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January 19, 2011

Budget Update and Legislative Outlook

Dear Colleagues,

Every January at the University of Minnesota presents a new semester with new possibilities. This particular January also presents us with a new governor, a new legislative majority, and new ideas to spark economic growth and meet the needs of our great state. Minnesota faces a projected budget shortfall of more than $6 billion, an enormous challenge for the state resulting from a failure to address Minnesota's long-term structural budget imbalance coupled with the lingering impacts of the worldwide economic downturn. As the state's only comprehensive research and land-grant university, we have an essential role to play in re-energizing Minnesota's economy by developing human capital, driving innovation, and creating thousands of new jobs through new ideas, new products, and new companies. In the coming months, we must all work together to make the case for strong support for the University of Minnesota to state leaders and citizens.

This legislative session will determine our biennial budget -- our level of state funding for the next two years. The University of Minnesota requires strong state support to sustain its momentum; however, in the past two years, our level of state support has been rolled back a decade or more, from $703 million to $591 million. The suddenness, size, and scope of this rollback has made it necessary to adjust budgets at all areas and levels of the University system, and we have responded with discipline, creativity, differential reductions, and targeted investments. Our decisions have been strategic, guided by consistent principles, and focused on the long-term academic strength and vitality of the University. We have asked the entire University community to set clear priorities, to reduce costs and increase productivity, to grow new revenues, to hire carefully and strategically, and to preserve employment where possible. Together we have made tremendous progress improving the University, yet once again we face the likelihood of reduced state funding.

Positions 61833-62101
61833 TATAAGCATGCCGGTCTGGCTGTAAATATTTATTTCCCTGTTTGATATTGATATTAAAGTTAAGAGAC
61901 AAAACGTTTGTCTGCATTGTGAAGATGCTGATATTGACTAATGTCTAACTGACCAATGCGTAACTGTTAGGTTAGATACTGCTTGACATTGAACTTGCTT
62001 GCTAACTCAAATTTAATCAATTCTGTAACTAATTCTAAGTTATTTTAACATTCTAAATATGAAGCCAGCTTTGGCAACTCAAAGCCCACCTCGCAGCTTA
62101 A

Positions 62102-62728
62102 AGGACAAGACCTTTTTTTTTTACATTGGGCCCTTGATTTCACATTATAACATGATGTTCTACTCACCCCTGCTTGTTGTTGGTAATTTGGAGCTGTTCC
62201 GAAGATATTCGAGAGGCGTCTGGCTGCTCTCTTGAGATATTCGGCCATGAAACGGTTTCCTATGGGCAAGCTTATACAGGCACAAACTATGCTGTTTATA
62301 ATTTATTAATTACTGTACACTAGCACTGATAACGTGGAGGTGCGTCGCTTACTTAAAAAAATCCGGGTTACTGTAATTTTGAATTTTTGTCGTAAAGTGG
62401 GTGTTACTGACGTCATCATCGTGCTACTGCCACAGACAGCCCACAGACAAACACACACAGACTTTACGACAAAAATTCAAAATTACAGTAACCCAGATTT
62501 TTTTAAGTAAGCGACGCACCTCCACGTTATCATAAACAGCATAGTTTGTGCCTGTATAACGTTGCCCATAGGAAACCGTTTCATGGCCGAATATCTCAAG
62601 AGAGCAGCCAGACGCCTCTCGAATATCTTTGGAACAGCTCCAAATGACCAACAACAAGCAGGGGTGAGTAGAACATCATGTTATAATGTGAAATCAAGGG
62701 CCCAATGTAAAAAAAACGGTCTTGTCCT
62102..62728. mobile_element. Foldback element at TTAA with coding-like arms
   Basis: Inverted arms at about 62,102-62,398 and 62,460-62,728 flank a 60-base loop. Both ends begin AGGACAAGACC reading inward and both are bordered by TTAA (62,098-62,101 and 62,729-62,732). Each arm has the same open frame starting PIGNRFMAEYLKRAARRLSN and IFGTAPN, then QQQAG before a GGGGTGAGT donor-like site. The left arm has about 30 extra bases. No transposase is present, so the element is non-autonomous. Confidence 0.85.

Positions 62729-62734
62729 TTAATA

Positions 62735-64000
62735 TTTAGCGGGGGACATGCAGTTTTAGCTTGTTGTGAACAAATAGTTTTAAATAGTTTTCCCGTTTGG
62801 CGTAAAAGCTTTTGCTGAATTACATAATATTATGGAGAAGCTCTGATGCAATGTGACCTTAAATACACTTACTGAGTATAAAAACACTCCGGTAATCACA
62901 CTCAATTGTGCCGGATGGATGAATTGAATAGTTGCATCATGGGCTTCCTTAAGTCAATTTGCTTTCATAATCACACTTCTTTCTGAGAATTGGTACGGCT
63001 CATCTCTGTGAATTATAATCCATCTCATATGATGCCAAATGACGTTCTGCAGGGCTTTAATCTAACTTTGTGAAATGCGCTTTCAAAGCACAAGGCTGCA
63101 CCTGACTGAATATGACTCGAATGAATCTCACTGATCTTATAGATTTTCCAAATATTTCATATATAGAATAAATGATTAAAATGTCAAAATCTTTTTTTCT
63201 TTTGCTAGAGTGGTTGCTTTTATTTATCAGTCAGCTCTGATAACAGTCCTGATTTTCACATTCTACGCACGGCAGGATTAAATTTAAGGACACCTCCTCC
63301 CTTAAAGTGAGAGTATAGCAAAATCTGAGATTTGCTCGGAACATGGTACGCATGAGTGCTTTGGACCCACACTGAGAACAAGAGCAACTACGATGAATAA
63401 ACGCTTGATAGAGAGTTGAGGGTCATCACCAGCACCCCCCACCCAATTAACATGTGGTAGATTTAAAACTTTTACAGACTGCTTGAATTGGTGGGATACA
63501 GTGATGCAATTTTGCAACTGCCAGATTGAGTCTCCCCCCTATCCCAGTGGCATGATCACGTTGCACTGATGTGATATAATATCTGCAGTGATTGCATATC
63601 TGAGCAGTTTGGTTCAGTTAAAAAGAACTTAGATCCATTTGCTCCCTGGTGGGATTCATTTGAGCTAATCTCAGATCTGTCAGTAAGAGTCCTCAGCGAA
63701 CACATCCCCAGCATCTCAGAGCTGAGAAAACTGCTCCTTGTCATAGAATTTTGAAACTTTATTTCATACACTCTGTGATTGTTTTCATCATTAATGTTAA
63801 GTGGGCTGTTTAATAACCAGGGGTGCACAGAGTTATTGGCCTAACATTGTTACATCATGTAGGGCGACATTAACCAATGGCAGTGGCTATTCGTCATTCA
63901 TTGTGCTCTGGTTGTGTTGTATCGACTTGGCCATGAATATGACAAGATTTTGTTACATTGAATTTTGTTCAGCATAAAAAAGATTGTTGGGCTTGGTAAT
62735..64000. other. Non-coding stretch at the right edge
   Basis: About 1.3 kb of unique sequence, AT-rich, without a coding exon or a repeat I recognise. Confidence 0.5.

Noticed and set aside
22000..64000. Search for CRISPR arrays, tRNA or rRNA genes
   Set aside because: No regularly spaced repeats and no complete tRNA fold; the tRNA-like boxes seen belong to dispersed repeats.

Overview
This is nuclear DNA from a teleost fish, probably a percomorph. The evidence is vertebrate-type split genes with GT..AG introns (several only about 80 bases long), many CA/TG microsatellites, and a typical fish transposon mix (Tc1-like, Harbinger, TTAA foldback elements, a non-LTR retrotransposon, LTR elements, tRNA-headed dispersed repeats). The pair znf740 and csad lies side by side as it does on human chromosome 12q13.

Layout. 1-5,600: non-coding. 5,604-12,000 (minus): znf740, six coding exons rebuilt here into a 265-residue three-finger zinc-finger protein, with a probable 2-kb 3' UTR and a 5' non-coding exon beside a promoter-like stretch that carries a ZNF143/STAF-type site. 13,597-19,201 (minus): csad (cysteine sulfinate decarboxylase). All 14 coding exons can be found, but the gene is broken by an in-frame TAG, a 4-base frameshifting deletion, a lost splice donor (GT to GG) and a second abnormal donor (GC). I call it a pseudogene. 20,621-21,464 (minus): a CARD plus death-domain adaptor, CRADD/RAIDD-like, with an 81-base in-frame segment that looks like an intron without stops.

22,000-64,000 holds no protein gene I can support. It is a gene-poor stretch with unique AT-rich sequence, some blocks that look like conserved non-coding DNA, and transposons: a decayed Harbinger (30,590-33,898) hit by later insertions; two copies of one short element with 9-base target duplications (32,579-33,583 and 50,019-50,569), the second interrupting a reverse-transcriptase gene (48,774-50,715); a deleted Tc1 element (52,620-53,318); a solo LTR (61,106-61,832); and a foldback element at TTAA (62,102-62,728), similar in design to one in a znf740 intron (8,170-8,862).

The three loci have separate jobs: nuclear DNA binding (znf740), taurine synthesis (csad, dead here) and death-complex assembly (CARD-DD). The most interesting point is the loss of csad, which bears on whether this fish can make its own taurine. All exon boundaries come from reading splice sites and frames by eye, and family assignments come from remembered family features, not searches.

During the last session the legislature saw higher education as a priority and increased our forecast base for future years. Currently our forecast base is $642.2 million -- 51.1 million per year higher than the $591 million we received this year. Knowing the economic challenges the state still faces, our biennial request this session is simple: We are asking that the University's forecast base be maintained so we can make essential investments in key open faculty positions and student financial aid, and meet rising core costs and required expenditures.

We have made very important gains in the past several years, especially with regard to financial support for students, the undergraduate experience, and outcomes including four-year graduation rates and degrees granted per year. In order to maintain this momentum, we need strong and predictable state investment. We believe our request to be reasonable -- however, even maintaining our base will be difficult in this legislative session.

If we sustain further state reductions, they will hit hardest in the 2011-12 academic year, and we will again need to reduce ongoing operating and capital costs. Clearly we cannot address any reduction in state funding simply by increasing tuition an equivalent amount. Nor can we in good conscience diminish our commitment to our world-class faculty and staff and simply reduce employment. As a result, we are currently modeling no increase in compensation for the 2011-12 academic year, subject to collective bargaining, and all units will be asked to model a 5 percent budget reduction. As was the practice during the past two years, actual reductions to academic and support unit budgets will be applied differentially.

This preliminary budget framework continues our history of solving two-thirds of our budget challenge through budget reductions and reallocation and one-third through additional revenues. Since we do not yet know what the legislature will do, it is premature to discuss any budget solution in greater detail; however, we will continue to invest in student support in order to ensure affordability for Minnesota students, and to moderate unplanned job losses to the best of our ability. We must also continue to take a university-wide, all-funds look at our budget and use every tool and strategy at our disposal to balance the budget in the short term and plan for our long-term financial future.

I plan to share additional information with you on the budget and other important issues every few weeks throughout this semester. In the meantime, I want to thank each of you for the myriad things you do to make this University a great place to work and learn. We can be proud of all we have accomplished together! 

Robert H. Bruininks